The Real Journey to the Center of the Earth

Scientists discover ancient rocks on the sea-floor that give them a window into the Earth's mantle

Geophysicist Jonathan Snow inspects rocks

Studying Ancient Rocks

Geophysicist Jonathan Snow inspects rocks gathered from the Arctic Ocean's floor - some of the samples collected were two billion years old.Heinz Feldmann, Max-Planck Insitut fuer Chemie, Mainz, Germany

No, you can't hike or spelunk or even tunnel down to the center of the Earth, even if movies like The Core or this summer's 3D adventure flick, Journey to the Center of the Earth, suggest otherwise. To find out about our planet's insides, scientists rely on very different tricks. And, apparently, a little luck.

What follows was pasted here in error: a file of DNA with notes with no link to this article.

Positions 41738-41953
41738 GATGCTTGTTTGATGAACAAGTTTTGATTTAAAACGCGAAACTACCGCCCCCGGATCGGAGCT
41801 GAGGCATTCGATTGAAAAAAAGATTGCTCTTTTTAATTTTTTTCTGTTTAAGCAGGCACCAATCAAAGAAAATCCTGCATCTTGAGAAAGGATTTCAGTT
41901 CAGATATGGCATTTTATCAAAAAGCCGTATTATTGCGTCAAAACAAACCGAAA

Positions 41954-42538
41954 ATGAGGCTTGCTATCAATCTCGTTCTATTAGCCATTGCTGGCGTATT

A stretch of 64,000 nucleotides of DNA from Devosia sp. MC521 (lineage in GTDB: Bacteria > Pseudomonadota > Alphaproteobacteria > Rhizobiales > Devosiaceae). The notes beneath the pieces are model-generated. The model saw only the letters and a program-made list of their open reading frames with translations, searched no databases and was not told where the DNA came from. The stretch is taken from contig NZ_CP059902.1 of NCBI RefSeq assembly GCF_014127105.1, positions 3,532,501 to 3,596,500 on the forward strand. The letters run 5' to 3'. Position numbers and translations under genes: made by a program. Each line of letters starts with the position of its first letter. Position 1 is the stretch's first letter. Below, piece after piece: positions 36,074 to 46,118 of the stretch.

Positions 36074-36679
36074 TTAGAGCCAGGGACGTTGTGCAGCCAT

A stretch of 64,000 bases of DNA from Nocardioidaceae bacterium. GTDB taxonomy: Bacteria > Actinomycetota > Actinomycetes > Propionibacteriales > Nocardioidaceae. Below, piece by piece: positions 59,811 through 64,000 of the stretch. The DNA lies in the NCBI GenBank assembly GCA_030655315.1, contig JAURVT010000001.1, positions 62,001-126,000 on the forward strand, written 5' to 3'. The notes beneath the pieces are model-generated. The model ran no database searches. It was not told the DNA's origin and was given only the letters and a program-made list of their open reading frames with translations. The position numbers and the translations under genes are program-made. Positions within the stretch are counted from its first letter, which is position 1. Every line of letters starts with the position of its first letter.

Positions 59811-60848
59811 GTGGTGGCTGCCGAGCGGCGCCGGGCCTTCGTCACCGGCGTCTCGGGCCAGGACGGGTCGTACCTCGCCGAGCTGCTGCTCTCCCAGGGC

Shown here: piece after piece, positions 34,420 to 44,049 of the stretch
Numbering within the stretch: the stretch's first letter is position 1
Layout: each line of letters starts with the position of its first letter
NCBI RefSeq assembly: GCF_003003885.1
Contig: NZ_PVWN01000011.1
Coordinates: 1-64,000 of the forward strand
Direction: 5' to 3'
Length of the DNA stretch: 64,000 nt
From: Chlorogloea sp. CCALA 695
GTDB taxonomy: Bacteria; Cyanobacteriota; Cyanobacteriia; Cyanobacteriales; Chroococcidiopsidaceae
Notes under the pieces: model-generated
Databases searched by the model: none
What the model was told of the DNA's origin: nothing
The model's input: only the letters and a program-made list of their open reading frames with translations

A group of researchers led by University of Houston geoscientist Jonathan Snow recently announced the discovery of a collection of two-billion-year-old rocks that were spat up and onto the sea-floor from Earth's mantle. The rocks could change scientists' ideas about how the mantle works, and how often its rocks are churned and mixed up. "We can't exaggerate how important these rocks are," Snow says, "they're a window into that deep part of the Earth."

A paper describing their findings is published in the most recent issue of Nature.